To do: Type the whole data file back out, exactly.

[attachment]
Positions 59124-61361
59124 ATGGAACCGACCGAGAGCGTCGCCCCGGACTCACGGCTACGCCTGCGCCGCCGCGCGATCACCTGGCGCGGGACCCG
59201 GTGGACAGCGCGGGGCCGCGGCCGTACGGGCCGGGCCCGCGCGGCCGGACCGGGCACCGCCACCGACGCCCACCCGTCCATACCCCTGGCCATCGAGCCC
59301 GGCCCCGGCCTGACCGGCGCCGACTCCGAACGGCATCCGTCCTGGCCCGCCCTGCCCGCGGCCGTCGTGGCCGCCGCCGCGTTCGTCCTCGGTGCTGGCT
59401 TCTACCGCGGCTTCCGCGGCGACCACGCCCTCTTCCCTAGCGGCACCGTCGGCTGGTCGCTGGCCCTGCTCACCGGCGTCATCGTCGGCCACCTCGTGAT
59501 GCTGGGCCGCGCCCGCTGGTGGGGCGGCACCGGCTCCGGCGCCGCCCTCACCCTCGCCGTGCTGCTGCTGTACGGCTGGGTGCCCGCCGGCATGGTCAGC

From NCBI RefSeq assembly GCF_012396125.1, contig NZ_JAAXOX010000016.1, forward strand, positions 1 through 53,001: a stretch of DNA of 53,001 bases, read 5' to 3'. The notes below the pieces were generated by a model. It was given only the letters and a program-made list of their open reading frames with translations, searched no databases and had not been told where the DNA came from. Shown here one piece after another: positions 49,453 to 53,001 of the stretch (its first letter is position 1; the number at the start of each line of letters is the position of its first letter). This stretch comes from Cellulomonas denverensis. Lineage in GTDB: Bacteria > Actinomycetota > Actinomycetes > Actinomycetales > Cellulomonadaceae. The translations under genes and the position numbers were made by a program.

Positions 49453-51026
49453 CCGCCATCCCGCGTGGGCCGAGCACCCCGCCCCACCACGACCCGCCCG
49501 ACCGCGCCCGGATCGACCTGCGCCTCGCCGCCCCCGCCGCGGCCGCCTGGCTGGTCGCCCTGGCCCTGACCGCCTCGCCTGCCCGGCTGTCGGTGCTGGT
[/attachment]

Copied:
Positions 59124-61361
59124 ATGGAACCGACCGAGAGCGTCGCCCCGGACTCACGGCTACGCCTGCGCCGCCGCGCGATCACCTGGCGCGGGACCCG
59201 GTGGACAGCGCGGGGCCGCGGCCGTACGGGCCGGGCCCGCGCGGCCGGACCGGGCACCGCCACCGACGCCCACCCGTCCATACCCCTGGCCATCGAGCCC
59301 GGCCCCGGCCTGACCGGCGCCGACTCCGAACGGCATCCGTCCTGGCCCGCCCTGCCCGCGGCCGTCGTGGCCGCCGCCGCGTTCGTCCTCGGTGCTGGCT
59401 TCTACCGCGGCTTCCGCGGCGACCACGCCCTCTTCCCTAGCGGCACCGTCGGCTGGTCGCTGGCCCTGCTCACCGGCGTCATCGTCGGCCACCTCGTGAT
59501 GCTGGGCCGCGCCCGCTGGTGGGGCGGCACCGGCTCCGGCGCCGCCCTCACCCTCGCCGTGCTGCTGCTGTACGGCTGGGTGCCCGCCGGCATGGTCAGC

From NCBI RefSeq assembly GCF_012396125.1, contig NZ_JAAXOX010000016.1, forward strand, positions 1 through 53,001: a stretch of DNA of 53,001 bases, read 5' to 3'. The notes below the pieces were generated by a model. It was given only the letters and a program-made list of their open reading frames with translations, searched no databases and had not been told where the DNA came from. Shown here one piece after another: positions 49,453 to 53,001 of the stretch (its first letter is position 1; the number at the start of each line of letters is the position of its first letter). This stretch comes from Cellulomonas denverensis. Lineage in GTDB: Bacteria > Actinomycetota > Actinomycetes > Actinomycetales > Cellulomonadaceae. The translations under genes and the position numbers were made by a program.

Positions 49453-51026
49453 CCGCCATCCCGCGTGGGCCGAGCACCCCGCCCCACCACGACCCGCCCG
49501 ACCGCGCCCGGATCGACCTGCGCCTCGCCGCCCCCGCCGCGGCCGCCTGGCTGGTCGCCCTGGCCCTGACCGCCTCGCCTGCCCGGCTGTCGGTGCTGGT